The two vacant houses on the first block of Southhampton Street are considered problem properties. Sidewalks are not cleared of snow. Some windows are boarded up. Others are broken.
That's why they are among 10 buildings targeted by Operation Slumlord. The campaign seeks to hold landlords and homeowners of the most dilapidated properties in the Ellicott District accountable.
It started last summer when Buffalo Common Council President Darius G. Pridgen asked Ellicott District residents to call his office with the "worst houses on their street," said Pridgen, who represents the Ellicott District. Pridgen's office vetted the properties, and the landlords and owners were contacted about their plans for the properties.
On Thursday, Pridgen and workers from the city's Department of Public Works, Parks and Streets installed an Operation Slumlord sign at the properties on the first block of Southampton Street, which have the same owner. The sign contains the owner's name and address.
Of the 10 properties originally identified, two buildings have been demolished and the owners of four other homes have begun repair work and upgrades, Pridgen said.
Housing code violations at the Southampton Street houses as recently as April 2018 included boarded-up windows and doors, overgrown grass and weeds, trash and debris strewn in the yard, missing handrails on exterior stairs, missing interior walls and ceilings not being maintained.
Operation Slumlord signs went up this week at three other properties, including two other properties on Southhampton Street and one on the 600 block of Woodlawn Avenue.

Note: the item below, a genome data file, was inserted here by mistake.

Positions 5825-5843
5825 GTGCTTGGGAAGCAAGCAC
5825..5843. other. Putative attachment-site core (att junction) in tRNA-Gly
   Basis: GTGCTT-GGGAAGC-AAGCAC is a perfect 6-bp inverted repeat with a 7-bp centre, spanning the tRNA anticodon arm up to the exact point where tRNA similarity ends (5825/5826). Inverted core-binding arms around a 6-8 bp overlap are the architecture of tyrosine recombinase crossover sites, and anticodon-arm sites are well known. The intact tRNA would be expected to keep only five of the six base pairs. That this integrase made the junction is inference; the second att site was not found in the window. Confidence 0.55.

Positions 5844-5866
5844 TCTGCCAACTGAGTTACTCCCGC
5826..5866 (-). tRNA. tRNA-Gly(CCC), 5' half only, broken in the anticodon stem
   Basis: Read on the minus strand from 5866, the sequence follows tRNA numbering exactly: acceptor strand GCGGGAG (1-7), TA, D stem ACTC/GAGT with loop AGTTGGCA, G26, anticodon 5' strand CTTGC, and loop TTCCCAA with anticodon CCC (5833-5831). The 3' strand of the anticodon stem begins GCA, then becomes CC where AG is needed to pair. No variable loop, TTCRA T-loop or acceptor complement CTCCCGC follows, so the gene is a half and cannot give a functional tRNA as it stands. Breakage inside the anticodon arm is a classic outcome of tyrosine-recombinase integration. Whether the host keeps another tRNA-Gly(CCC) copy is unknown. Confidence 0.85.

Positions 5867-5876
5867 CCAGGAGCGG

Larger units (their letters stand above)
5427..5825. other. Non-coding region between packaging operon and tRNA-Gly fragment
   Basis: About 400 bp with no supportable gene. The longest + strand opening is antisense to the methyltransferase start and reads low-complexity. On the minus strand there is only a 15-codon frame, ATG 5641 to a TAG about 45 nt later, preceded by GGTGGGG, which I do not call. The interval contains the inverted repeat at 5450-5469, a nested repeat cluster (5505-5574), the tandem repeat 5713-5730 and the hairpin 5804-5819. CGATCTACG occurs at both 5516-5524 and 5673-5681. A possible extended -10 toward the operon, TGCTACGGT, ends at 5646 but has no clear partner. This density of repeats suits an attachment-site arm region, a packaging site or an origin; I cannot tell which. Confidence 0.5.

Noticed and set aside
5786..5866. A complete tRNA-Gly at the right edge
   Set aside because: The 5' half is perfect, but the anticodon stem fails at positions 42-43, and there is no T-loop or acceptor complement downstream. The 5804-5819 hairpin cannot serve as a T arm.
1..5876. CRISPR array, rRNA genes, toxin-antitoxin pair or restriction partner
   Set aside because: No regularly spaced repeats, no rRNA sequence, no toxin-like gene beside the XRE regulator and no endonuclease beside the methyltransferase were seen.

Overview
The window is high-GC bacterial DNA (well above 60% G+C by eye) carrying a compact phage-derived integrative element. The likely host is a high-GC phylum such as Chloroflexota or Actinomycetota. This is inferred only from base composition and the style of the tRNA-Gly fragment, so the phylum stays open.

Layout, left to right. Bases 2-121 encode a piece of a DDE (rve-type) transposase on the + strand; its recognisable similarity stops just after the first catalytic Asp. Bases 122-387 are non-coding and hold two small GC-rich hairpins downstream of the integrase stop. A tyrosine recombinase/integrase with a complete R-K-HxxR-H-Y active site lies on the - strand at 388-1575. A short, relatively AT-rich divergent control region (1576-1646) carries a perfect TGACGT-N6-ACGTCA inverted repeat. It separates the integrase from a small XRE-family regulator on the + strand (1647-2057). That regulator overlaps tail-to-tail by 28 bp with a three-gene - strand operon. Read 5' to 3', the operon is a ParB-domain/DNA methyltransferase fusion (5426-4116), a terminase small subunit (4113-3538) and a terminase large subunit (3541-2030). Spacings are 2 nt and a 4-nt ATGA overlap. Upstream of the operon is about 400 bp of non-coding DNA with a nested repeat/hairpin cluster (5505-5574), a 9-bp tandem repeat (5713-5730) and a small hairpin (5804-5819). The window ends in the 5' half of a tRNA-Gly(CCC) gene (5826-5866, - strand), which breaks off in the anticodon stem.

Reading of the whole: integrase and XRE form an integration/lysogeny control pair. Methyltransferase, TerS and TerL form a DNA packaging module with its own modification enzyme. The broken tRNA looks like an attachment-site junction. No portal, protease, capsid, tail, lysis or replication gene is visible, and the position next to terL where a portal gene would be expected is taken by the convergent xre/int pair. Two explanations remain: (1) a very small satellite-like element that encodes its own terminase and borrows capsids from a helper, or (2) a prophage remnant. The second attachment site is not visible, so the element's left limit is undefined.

The property owner for each property where a sign was installed will be billed for the work, Pridgen said.
The two structures that have been demolished were on the 300 block of Carlton Street and the first block of Sherman Street.
Problem properties like the ones on the Operation Slumlord list cost taxpayers, Pridgen said.
"With the small amount of money that we have in the City of Buffalo, we have to send teams to clean up or demolish them after they've been neglected," he said. "And these are not people who have fallen on hard times or are seniors, who may be low-income. These are people who obviously have the wealth to fix up some of these properties because some of them have lawyers, and my feeling is if you're going to pay a lawyer to represent you in court, you could pay someone to come out and fix these properties, put the paint on these properties, clean them up.
"If they don't take care of properties, it affects the whole neighborhood," Pridgen said.
The Operation Slumlord properties have not been on the city's Foreclosure Auction list, which is for properties that are in arrears on taxes, sewer fees and water bills, Pridgen said.